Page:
| Dec 7, 2009
"She was a horrible human being," recalls Otto Penzler, one of her publishers. It's an apt eulogy for a novelist whom Graham Greene, rather more charitably, dubbed "the poet of apprehension," a 20th century demiurge whose "world we enter each time with...
| Nov 22, 2009
When I was 12, I emerged from an intense depression by imagining the book I'd write about the things that had caused me to take to my bed.
I remember crossing the field from the library to our small apartment and starting to compose the story in my head....
| Nov 5, 2009
There are people who love books, people who love to collect books and people who love books, particularly rare ones, so much that they're willing to steal them. Books coveted by collectors can be quite valuable -- say, a first Italian edition of...
| Jul 7, 2009
Foreign correspondent Jay Morgan isn't yet 40, but he is burned out by war. He lost his wife, a combat photographer, to a bullet in Beirut. By the late 1990s, he is in Kosovo, where Serb paramilitaries are skirmishing with Albanian-ethnic rebels. When the...
| Apr 20, 2009
J.G. Ballard, one of the most inventive of the new wave of British science fiction writers to emerge in the 1960s who was best known for the autobiographical novel "Empire of the Sun," died Sunday, his agent said. He was 78.
He had been ill "for...
| Mar 7, 2009
It was a pleasure to watch events unfold and Olen Steinhauer's skills evolve over the five-novel series he set in an unnamed Soviet bloc nation -- from the police procedural "The Bridge of Sighs" (2003), in which the idealistic cops of the First...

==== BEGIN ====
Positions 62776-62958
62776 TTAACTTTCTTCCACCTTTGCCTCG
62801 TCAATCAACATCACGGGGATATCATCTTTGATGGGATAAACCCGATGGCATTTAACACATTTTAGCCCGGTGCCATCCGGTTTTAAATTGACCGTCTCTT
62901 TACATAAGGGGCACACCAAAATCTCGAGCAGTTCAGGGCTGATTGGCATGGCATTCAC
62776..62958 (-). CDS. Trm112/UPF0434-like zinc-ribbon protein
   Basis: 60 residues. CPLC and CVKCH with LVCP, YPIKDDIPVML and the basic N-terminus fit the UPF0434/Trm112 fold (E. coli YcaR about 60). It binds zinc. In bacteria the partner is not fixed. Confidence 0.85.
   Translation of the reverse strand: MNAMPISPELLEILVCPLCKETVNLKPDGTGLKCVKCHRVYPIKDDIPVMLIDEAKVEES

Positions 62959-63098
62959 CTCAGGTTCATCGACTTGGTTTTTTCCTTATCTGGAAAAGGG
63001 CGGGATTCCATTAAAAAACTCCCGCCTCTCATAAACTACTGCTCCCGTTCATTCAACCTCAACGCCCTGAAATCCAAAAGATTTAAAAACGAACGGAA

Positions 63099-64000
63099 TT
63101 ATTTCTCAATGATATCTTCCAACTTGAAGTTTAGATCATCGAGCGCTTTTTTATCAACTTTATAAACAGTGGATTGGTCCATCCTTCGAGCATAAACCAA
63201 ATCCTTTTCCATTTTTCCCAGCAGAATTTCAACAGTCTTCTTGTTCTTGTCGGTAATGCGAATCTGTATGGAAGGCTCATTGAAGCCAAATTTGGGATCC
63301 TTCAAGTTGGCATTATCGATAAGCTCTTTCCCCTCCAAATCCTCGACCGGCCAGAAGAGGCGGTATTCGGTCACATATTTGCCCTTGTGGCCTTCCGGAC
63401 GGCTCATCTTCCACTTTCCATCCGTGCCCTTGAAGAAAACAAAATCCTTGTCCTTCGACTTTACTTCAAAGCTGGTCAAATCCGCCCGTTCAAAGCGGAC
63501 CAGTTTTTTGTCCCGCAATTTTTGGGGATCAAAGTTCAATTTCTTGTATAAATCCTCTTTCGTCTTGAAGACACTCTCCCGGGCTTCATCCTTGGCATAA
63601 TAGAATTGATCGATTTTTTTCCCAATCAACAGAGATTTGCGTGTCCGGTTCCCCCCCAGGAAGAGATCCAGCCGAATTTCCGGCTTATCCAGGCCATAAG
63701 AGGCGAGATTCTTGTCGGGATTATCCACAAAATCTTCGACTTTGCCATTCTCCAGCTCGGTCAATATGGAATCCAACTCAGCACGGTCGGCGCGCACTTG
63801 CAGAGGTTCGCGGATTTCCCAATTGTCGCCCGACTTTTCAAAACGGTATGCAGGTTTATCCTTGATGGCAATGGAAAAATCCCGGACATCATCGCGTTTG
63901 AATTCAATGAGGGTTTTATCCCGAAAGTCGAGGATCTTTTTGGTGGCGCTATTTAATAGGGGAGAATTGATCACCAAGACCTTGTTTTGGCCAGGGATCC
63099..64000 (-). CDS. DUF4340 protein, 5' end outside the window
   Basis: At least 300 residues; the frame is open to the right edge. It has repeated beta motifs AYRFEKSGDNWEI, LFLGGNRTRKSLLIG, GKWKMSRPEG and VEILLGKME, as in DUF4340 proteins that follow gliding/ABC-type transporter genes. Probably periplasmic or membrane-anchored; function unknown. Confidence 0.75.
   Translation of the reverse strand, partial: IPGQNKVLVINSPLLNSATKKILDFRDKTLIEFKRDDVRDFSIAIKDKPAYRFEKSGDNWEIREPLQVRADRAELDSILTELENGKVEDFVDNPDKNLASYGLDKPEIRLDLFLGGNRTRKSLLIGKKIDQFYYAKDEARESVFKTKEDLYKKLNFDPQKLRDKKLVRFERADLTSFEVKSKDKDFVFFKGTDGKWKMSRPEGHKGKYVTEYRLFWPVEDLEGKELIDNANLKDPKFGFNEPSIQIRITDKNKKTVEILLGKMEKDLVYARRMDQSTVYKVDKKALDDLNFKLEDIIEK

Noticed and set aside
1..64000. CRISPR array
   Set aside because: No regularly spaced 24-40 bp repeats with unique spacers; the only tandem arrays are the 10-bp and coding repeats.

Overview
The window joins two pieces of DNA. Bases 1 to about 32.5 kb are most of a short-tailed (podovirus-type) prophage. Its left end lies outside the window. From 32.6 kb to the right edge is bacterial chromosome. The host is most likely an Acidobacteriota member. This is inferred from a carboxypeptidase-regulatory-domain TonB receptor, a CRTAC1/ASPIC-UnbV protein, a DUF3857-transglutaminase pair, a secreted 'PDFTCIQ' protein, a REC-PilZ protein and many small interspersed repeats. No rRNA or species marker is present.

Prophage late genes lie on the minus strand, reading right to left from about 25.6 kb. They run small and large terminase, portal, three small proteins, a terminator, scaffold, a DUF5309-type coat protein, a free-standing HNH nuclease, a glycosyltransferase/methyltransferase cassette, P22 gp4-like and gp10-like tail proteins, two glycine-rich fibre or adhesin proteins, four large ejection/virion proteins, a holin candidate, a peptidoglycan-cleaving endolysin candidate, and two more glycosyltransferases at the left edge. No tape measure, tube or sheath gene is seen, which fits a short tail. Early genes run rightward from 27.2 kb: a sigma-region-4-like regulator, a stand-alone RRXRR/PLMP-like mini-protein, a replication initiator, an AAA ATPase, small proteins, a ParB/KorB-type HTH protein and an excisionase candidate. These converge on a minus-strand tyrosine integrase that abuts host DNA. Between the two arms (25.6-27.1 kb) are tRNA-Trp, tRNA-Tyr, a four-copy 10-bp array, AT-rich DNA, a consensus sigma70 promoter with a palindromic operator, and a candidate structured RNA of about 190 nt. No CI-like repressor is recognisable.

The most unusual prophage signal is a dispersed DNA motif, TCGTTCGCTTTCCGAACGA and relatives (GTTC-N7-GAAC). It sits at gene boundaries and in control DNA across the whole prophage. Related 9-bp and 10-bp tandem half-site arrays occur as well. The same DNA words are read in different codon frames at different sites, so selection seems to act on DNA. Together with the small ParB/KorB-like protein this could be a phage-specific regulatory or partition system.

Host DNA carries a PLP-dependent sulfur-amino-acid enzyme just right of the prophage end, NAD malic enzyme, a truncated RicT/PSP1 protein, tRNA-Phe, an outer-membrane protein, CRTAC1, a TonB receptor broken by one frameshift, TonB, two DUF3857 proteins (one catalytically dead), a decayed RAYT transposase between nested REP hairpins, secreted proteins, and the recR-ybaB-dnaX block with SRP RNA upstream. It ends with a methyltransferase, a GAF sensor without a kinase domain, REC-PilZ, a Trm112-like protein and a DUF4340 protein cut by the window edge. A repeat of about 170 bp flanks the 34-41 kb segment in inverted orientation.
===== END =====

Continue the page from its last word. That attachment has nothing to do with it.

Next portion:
| Mar 1, 2009
Barry Day (ed): "The Letters of Noel Coward" (Vintage)
"The human race is a let down. It thinks it's progressed but it hasn't. It thinks it's risen above the primeval slime but it hasn't -- it's still wallowing in it!," says Gilda in Noel Coward's...
| Jan 17, 2009
John Mortimer, a British lawyer and writer who created the character Horace Rumpole, a disheveled barrister memorably featured in the popular television series "Rumpole of the Bailey," died Friday at his home in Oxfordshire, England. He was 85.
| Dec 20, 2008
Conor Cruise O'Brien, a leading Irish author, politician and diplomat who rose to international prominence while leading a United Nations mission in the troubled Congo and remained an independent, often contrarian thinker amid religious strife of his...
| Nov 9, 2008
"The Paris Review Interviews, Vol. III" edited by Philip Gourevitch (Picador)
"Have you found any professional criticism of your work illuminating or helpful? Edmund Wilson, for example?" asks Julian Jebb, the guy sent by the Paris Review to interview...
| Aug 17, 2008
The poet Weldon Kees was born in Beatrice, Neb., in 1914, though what's best known about him is that on July 18, 1955, his car was found abandoned with the keys still in the ignition in a parking lot on the Marin County side of the Golden Gate Bridge....